Edition number 2; dateline 21 September 2007

Let's hear it for national service

There are always plenty of events being promoted at this time of year. As I know to my cost, having been poring over the details of various programmes while we compiled the news pages, the leisure industry is right up there with the most prolific of event sectors, offering everyone in every specialist area an event they can call their own. As I write, Leisure Industry Week looms before us, an event that has become perhaps the most significant gathering of the leisure year now that the old-school retreats of RecMan and the ILAM seaside jamboree are but distant memories.

Yet for all the talk of industry gatherings and specialist seminars, for me the autumn still means political conferences from stolid venues with stolid speakers and reassuringly familiar ideas. Having been at primary school before the advent of daytime TV, never mind the delights of twenty-four-hour, multi-channel entertainment, I still remember long afternoons spent watching extremely dull programmes because that was all that was on. This is how I came across cricket, beginning the long journey, via comprehension and appreciation, towards a love of the test match. This is how I discovered politics, grasping that a different set of grey men (rarely a woman in those days and we had a black and white television until I was almost old enough to vote) would be replaced next week by some others who would offer a different set of answers to the same set of problems. The Labour Party always seemed to be having the most fun because they were passionate enough to shout about something (whatever it was; I had no idea of the political nuance at the time) and they had a good old sing of the Red Flag at the end.

While I may lament the end of a televisual era when whole afternoons could be given over to hour after hour of political speech (how else was the sickly or sly junior school pupil to get an education?), a few certainties of the political conference season remain: there will be much talk of social malaise and somewhere there will be talk of the good that a return to national service could do us as a nation. Most likely this will be muttered at the back of the room, sometimes near the front and very occasionally declaimed from the platform; it all depends on your conference of choice.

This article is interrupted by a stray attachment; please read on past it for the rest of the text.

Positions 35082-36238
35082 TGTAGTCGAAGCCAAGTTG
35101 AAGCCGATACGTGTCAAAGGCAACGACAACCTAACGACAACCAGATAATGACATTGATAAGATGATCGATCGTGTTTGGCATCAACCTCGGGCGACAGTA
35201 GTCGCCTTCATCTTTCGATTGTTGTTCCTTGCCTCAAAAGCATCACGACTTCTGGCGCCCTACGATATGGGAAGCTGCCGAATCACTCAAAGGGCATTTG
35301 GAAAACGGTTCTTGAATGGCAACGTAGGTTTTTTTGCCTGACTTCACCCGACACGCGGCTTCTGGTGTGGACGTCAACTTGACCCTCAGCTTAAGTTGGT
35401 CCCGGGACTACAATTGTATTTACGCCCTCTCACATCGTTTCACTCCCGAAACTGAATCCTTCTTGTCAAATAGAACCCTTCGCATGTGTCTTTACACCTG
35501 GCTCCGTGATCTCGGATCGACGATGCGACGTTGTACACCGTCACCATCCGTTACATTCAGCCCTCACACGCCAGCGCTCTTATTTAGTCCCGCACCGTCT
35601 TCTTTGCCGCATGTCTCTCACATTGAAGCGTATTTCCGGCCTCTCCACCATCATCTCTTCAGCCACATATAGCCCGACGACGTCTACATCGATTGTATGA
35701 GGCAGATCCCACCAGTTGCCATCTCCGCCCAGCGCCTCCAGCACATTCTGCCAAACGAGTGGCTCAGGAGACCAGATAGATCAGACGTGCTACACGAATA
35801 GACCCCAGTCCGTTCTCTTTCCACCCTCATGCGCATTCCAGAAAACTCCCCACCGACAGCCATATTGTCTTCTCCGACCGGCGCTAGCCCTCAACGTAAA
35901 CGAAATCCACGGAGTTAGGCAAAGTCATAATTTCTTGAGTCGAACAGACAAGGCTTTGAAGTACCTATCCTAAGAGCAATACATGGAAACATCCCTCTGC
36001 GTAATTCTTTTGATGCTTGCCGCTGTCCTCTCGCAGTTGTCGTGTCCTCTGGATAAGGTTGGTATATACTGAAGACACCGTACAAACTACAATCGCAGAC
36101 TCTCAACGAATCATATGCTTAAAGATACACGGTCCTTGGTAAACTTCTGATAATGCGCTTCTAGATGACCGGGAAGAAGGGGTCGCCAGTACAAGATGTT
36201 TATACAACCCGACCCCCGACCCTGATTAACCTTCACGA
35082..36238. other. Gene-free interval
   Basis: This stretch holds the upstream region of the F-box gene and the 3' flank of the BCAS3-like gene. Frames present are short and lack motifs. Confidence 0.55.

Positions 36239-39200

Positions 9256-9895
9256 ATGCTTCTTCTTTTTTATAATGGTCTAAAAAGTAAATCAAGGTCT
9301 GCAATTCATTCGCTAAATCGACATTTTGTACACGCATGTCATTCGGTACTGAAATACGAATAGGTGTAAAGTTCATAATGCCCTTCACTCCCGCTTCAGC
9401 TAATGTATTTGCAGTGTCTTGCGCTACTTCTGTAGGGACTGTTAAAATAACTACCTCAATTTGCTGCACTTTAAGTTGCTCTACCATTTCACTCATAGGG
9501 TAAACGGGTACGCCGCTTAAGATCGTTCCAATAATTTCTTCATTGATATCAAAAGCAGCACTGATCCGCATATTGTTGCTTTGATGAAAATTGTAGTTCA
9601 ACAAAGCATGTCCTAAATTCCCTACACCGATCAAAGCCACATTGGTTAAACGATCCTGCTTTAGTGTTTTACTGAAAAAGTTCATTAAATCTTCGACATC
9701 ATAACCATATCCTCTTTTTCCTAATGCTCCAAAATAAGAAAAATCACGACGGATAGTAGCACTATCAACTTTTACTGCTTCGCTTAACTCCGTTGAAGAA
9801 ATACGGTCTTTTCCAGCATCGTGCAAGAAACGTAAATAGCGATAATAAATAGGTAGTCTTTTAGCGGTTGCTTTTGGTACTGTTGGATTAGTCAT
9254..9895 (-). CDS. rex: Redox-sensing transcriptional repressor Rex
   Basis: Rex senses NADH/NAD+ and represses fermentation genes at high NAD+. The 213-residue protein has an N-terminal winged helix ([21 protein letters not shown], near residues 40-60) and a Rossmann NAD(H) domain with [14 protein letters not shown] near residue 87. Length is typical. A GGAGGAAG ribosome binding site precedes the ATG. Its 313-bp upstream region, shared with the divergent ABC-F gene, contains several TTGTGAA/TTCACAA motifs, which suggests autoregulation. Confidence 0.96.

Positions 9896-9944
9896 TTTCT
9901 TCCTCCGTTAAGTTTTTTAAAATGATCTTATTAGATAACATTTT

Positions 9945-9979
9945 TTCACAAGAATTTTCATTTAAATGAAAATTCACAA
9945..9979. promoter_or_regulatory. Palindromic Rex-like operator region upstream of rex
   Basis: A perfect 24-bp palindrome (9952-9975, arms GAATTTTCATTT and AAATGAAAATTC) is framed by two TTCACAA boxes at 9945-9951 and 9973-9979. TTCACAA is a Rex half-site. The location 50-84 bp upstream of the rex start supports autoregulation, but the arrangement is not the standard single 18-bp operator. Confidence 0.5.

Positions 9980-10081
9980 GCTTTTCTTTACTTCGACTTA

Let us consider such certainties from a leisure perspective and, from the platform of whatever passes for our own industry’s conference these days, let us make a clear unequivocal statement for the good of our society, our communities and our future: we, the collected leisure professional of the United Kingdom, are all in favour of a return to national service.

To quote a noted social visionary of our times, you know it makes sense. All the things that will be identified as elements of the national decline – disaffection, alienation, a lack of education, respect, social skills, self-esteem, achievement, communication, aspiration, imagination or economic potential, to name just a few – can  be, and have been, addressed through leisure, culture and sport.

However, instead of looking backwards to the 1950s for our image of national service, let’s look forward. The use of young military personnel to offer role models to our disaffected urban youth has already been mooted and their suitability for the task, as individuals trained and equipped to be self-disciplined, self-sufficient and to kill people, has been considered. Instead of soldiers, let’s look to artists, musicians, coaches, curators, writers, sportsmen and women to offer an example of what a life could be. Instead of a military model, let’s look to the Olympic ideal; not the Olympics of triumphalism, jingoism and self-aggrandisement (will you all please stop waving those flags around at the end of a race) but the Olympism that is about striving, achieving and failing, of getting up and finishing fourth, the Olympism of culture and ethics, the celebration of fraternity through competition.

In the usual course of things, it is going to take professionals working in leisure, culture and sport to offer a sensible solution and then wait until someone who needs to save or make some money (qv the NHS, urban regeneration, anti-social behaviour, etc) to pick up the ideas as viable. Let’s take the idea of national service as a development project and do it properly. Education is already an established partner and the popularity of PT fitness sessions taking place in parks around the country led by gentlemen who look like they’ve done a bit suggests that the military might be persuaded to develop a new attitude of co-operation, particularly when they are lamenting the financial privation of a £35 billion annual defence budget.

Take young people out of their usual environments and their usual expectations for a few months and instead of leaving them at the mercy of an RSM put them in an environment where they can come out with a qualification and some new skills that they can take back home and use on behalf of their communities. Let them go back with some new confidence, a new attitude and better posture. Let it show on their school record or their CV that each of them went through national cultural service and came out the other side a better person. Just don’t make them have to learn to kill people to do it.

Jonathan Ives


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